Patio with brick flooring design

It may surprise you to learn that most new home buyers want a patio included in their new residence. For example, in 2022, of the roughly one million single-family homes started, 63.3 percent came with patios, according to construction industry source This number is up from 63 percent in 2021 and represents the seventh consecutive year when a new record was established.
Patio popularity partially came about as an unintended consequence of COVID concern.
After the pandemic forced families to hunker down and stay home, an interesting paradigm shift occurred. Instead of “going out” to restaurants, movies, or other popular entertainment destinations, many people decided to “go outside” in their own backyards. What they discovered was the pleasure of chillin’ and grillin’ outside on the patio. 
What This Means for You — The “floor” of the largest room in the house is usually a brick or paver patio. Since brick requires little or no maintenance and will last for generations without needing to be replaced as wooden decks might, due to rot and weather damage, most homeowners choose brick. As patios gain more popularity, homeowners are considering a wide range of brick patterns to complement other features of the outdoor entertainment space.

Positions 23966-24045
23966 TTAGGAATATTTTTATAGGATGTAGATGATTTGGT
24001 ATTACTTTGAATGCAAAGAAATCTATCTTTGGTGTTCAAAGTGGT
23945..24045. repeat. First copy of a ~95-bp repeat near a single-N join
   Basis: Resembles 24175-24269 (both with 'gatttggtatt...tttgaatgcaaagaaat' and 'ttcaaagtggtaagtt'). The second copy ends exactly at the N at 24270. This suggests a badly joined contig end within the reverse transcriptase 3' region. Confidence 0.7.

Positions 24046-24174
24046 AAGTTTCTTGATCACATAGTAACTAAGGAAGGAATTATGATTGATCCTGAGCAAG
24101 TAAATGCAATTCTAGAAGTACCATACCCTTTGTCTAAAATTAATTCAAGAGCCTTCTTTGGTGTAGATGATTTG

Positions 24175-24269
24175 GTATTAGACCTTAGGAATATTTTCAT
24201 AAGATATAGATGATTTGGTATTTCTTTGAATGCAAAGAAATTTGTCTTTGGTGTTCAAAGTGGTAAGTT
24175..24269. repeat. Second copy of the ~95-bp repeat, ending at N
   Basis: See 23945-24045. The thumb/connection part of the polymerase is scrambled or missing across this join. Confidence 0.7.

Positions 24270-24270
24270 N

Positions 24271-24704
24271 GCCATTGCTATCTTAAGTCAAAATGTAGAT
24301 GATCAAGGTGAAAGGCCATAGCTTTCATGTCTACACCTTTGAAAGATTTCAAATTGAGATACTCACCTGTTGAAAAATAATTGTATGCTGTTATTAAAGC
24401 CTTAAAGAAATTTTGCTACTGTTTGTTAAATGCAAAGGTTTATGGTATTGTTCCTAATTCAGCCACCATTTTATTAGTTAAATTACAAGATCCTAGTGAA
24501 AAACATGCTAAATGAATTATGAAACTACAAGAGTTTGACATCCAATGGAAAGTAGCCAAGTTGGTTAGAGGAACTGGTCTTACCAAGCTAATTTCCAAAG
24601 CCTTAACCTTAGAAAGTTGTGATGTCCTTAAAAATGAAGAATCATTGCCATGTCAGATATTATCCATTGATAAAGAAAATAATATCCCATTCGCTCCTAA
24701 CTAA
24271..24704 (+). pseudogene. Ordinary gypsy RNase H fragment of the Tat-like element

For centuries, brick has been the “go-to” building material for home construction. With current manufacturing methods, the colors, styles, and textures of brick are dazzling, and a homeowner is only limited by his or her imagination. Click here and get some patio inspiration.

First Things First — 5 Questions to Ask

Before deciding on the type of brick or paver pattern to build for a patio, there are several questions homeowners should consider. Answers to these questions will suggest the pattern and color of the brick to be installed.
1. Does the patio include an outdoor fireplace and a conversation/media area?
If the patio has these features, they are usually the focal point of the space. Matching the style of the brick color, texture, or furnishings in this area should be taken into consideration when deciding the pattern of the patio floor. A builder, architect, or designer can help with this decision. Acme has a wide selection of indoor and outdoor fireplaces, including Isokern-Earthcore, Mason-Lite, and Stone Age Manufacturing.   
2. Does the patio area include a pool?
The size and design of a pool will suggest the types of patio floor patterns. Again, builders and design specialists can suggest great pattern ideas to surround a pool.
3. How about other features such as water fountains or fire pits?
These features are very popular and change the flow of the layout of the patio area. Finding an appropriate brick patio pattern that complements these features is important for planning.